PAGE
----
Invaluable opportunities for students to hear their works come in the form of reading sessions with professional ensembles. The Honolulu Symphony Orchestra has annually scheduled a reading session for UH student works, enabling students to hear their music played by and receive feedback from a professional orchestra. In addition, a close collaboration with the Honolulu Chamber Music Series has resulted in numerous readings of student works by world-renowned ensembles such as the Eroica Trio, American String Quartet, Ying String Quartet, Dunsmuir Piano Quartet, Debussy Trio, and Sirius. The opportunity to work closely with ensembles of such high stature has proved to be one of the most important experiences for UH composition students. Each semester, the works of composition students are publicly presented in the Young Composers Symposium (for undergraduate students) and the Graduate Composers Symposium.
Activities in Support of Composition
The composition program has undertaken initiatives in support of new music and has received funding from the Orvis Foundation, the Society of Composers, Inc. (SCI), the College of Arts and Humanities, the State Foundation on Culture and the Arts, the Hawai`i Cultural Foundation and the Music Department. The 1999 Orvis competition received entries from composers representing 17 countries and 24 U.S. states. The winning work, "Four Ambitions" by Beth Wiemann, was premiered at the Music21C Festival hosted by UH in March 2000. Several new-music events in recent years, including the 1999 Society of Composers, Inc. (SCI) Region VII Conference, have brought approximately 100 composers from the U.S., Canada, Australia, Japan, China, and Korea to Honolulu for workshops, presentations, and concerts featuring their works. In recent years the department has also hosted short-term residencies featuring such distinguished composers as Tan Dun, Zhou Long, Pulitzer-Prize winner George Walker, Minoru Miki (Japan), Donald Erb, JeeYoung Kim (Korea), Vincent Plush (Australia), David Stock (Pittsburgh New Music Ensemble and Duquesne University), Judith Shatin (University of Virginia), Paul Rudy (Kansas City Conservatory of Music), Elena Ruehr (Massachusetts Institute of Technology), Dan Coleman (Tucson Symphony composer-inresidence), Dennis Kam (University of Miami), Eric Ewazen (Juilliard School), Robert Moran and Billy Childs (Grammy-nominated jazz composer and performer). Professional performers who have worked with composers in recent lecture and masterclass settings include Yang Jing (Pipa), Reiko Kimura (Koto), Seizan Sakata (Shakuhachi), Kenny Endo (taiko and kotsuzumi) and the Yukimi Kambe Viol Consort.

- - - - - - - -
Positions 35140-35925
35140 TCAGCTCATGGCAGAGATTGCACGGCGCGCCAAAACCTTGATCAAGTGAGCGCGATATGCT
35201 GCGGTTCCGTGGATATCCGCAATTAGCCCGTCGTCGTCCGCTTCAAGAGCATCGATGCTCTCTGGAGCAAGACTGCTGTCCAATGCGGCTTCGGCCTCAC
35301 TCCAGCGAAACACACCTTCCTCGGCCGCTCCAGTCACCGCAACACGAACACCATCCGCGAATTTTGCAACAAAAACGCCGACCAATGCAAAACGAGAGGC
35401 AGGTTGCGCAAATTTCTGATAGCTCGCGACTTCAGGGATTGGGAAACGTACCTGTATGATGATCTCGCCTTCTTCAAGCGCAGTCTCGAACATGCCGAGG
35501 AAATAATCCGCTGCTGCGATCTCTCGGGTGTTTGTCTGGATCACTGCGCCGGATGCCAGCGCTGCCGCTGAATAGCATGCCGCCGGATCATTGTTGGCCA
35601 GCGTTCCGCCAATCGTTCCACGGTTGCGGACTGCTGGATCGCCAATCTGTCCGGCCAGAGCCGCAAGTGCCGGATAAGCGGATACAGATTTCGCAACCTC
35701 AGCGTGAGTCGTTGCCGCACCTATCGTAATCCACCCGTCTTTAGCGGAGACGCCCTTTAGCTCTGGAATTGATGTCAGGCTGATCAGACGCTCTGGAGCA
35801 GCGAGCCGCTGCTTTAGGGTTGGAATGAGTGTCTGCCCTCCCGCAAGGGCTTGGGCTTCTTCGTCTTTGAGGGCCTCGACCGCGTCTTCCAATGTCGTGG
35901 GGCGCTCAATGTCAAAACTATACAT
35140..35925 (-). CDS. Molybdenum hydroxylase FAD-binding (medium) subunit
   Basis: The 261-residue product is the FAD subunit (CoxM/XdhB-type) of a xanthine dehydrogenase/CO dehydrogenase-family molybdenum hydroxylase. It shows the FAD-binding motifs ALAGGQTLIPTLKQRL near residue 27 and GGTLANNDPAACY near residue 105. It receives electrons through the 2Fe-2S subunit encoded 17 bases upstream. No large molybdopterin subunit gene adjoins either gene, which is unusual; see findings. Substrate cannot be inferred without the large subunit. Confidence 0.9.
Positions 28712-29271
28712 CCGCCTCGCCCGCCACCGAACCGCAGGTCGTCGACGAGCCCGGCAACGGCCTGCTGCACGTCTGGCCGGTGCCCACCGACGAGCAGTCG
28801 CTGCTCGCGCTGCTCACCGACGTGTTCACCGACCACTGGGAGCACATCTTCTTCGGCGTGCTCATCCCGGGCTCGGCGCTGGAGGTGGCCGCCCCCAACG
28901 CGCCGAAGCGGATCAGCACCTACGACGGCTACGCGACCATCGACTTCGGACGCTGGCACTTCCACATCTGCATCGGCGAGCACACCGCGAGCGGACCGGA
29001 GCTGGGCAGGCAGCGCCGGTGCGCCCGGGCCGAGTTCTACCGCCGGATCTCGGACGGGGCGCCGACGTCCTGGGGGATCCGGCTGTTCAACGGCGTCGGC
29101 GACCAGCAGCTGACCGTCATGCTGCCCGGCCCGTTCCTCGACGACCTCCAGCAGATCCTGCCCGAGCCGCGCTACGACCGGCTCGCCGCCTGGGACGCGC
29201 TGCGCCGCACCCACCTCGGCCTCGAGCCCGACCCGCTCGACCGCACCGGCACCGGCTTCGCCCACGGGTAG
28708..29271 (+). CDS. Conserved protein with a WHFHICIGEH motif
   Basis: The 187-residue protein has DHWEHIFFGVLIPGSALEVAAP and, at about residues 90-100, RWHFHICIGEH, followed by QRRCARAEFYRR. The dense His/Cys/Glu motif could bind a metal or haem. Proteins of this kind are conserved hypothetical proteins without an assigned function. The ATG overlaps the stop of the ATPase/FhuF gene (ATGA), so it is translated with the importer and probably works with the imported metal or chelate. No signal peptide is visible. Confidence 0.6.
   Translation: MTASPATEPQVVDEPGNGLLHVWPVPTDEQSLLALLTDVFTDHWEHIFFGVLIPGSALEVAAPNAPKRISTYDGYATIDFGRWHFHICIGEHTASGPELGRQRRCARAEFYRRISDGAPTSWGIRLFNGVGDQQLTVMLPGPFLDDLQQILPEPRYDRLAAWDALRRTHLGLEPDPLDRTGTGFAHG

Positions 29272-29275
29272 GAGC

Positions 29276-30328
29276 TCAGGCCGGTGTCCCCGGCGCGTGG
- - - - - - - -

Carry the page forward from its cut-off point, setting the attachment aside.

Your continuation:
The UH-Manoa composition program offers students rich exposure to a variety of opportunities in a culturally unique, vibrant, and beautiful setting. The multicultural population of this state is comprised of an ethnic mix not found anywhere else in the U.S., thus providing students with unique experiences as they acquire musical craft. Samples of UH composition faculty works can be heard on East Meets West (Albany), dragoneyes (Tokyo CMC Entertainment), Blue: New Music from Hawaii (Equilibrium), on Music for Wind Ensemble Choirs Orchestra, and on Trio Manoa. East Meets West, dragoneyes, and Blue are available in record stores, online, or directly from their respective labels. The latter two CDs are available directly from the UH Music Department.
The degree requirements posted here are effective Fall 2013. Students who declared the major before this date may have slightly different requirements. Students are advised to meet with a major advisor regarding the specific requirements that apply to them.
|661||Bibliography & Library Resources in Music||3|
|600B||Seminar in Composition||3|
|685||Cultural Interchange in Composition||3|
|687||Master's Composition Practicum (3 credits, minimum three semesters)||9|
|Choose one from||3|
|695 Masters Plan B Project||3|
|Minimum Number of Credits||30|
Courses recommended by the advisory committee to strengthen any pre-program deficiency area may be added to the above list of courses (e.g. 381, 383).